Faculty and Staff, Outreach, Students

Students Provide More than $5,000 in Free Dental Care to Local Children

More than 200 volunteers met approximately 90 children at the UNC School of Dentistry to provide free dental care services and overall health education at the school’s Give Kids a Smile Day event.

The Durham Head Start children, ages 3-5, received dental treatment from UNC School of Dentistry student dentists, hygienists and residents during the morning of Friday, Feb. 5. The care – which was provided to more than 50 of the attending children – included an oral screening, fluoride varnish treatment and, when necessary, referral to another facility for further dental care. If provided through private practice, the care would have cost more than $5,000 in total.

“It’s an amazing opportunity to give these kids both the healthcare and education we’re able to provide here, and we’re appreciative of the administration creating time in the academic schedule for this event,” said Natalie Dunlop, event co-chair. “As a committee, we were so surprised and excited by the volunteer response we received this year from the students, faculty, and staff from all departments. This support means that we are hoping to bring in even more kids next year.”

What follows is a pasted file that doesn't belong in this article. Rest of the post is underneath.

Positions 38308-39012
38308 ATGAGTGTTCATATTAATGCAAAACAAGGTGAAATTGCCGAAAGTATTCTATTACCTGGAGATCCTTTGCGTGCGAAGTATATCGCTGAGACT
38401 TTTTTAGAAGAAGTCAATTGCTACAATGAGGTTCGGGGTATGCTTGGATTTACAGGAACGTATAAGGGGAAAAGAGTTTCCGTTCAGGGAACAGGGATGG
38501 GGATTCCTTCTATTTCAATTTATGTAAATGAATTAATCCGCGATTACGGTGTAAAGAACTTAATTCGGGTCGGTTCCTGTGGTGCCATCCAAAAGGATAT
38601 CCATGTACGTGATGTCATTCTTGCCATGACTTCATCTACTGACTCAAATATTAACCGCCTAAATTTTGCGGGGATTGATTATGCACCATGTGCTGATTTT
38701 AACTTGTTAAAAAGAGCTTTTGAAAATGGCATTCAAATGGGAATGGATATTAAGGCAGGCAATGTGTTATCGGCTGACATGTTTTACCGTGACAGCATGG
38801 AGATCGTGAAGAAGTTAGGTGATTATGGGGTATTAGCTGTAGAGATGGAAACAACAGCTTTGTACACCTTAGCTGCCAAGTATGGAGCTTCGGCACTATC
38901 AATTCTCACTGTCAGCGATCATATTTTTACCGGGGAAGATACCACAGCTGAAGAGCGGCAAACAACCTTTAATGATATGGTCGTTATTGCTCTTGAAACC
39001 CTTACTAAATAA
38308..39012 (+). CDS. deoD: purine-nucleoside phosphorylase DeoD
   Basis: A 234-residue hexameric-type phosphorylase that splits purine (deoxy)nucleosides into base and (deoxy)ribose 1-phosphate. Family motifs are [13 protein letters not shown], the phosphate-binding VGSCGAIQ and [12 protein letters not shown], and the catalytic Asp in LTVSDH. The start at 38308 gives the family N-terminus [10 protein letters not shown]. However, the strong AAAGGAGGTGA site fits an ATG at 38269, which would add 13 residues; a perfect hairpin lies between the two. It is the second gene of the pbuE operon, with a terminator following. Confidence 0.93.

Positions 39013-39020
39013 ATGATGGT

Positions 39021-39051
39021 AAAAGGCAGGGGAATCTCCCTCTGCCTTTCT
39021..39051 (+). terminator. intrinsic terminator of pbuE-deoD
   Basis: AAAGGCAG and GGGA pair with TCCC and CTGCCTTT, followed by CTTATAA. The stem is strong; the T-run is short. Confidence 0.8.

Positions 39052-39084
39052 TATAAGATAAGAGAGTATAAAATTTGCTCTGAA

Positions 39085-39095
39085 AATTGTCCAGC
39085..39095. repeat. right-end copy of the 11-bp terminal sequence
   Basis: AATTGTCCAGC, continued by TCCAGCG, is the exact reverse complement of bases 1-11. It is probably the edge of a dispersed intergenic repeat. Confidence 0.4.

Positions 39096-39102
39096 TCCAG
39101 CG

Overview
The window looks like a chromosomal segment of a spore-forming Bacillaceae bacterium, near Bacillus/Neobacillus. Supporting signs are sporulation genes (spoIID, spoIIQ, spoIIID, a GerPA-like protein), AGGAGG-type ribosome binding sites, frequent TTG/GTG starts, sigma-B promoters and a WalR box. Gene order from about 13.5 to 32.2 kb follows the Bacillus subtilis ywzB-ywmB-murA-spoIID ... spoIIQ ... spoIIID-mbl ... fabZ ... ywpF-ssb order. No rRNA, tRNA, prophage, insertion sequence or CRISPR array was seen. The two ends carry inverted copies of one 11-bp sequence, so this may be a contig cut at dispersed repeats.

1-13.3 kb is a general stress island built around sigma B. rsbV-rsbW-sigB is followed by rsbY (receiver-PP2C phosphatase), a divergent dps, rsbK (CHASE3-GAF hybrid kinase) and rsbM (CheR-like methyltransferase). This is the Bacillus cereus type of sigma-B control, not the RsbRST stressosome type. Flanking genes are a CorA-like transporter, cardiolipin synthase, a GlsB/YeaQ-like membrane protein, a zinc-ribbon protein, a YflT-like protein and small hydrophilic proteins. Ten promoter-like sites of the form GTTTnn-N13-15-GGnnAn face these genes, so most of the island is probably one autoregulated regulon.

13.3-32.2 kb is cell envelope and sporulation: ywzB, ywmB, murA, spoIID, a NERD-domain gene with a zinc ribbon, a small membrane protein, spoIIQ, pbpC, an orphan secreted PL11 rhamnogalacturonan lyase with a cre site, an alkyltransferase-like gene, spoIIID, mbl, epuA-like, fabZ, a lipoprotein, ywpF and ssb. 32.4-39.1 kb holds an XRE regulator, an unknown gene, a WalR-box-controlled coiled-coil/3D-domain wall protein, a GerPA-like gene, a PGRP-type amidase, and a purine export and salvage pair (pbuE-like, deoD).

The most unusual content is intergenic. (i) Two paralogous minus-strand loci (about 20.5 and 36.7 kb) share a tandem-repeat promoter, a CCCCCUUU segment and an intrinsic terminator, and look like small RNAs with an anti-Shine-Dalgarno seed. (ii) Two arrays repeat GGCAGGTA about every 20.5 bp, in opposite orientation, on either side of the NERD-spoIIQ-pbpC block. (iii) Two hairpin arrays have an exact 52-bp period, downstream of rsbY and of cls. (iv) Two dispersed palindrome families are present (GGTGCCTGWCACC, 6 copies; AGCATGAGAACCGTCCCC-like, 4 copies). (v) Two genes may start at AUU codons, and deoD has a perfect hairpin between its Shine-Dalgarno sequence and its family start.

Dunlop planned the event with fellow co-chairs Ben Anders and Mackenzie Hatfield, both DDS candidates 2016, Taylor Harlan and Janice Ko, both DDS candidate 2018, and Jaehee Yoo, DDS candidate 2019, as well as a committee made up primarily of student volunteers.

The school’s Give Kids a Smile Day event is different than most because it’s an interprofessional event. In addition to receiving dental care, children who attended the event also attend a health fair. The volunteers from dentistry were joined by those from the UNC School of Medicine, the UNC School of Nursing, the Eshelman School of Pharmacy, the Gillings School of Global Public Health and UNC athletics to offer a focus on overall health. The multi-station health fair included one station designed to get the children moving, a “Be the Dentist” station where the children dressed like a dentist, and a variety of other stations that shared information on hand washing, the difference in medicine and candy, good nutrition habits, how your body works, and how to brush your teeth.

The event, which was the third of its kind at the school, was held in conjunction with the American Dental Association’s annual Give Kids a Smile Day, a program that began 14 years ago to address and raise awareness of untreated dental disease in children.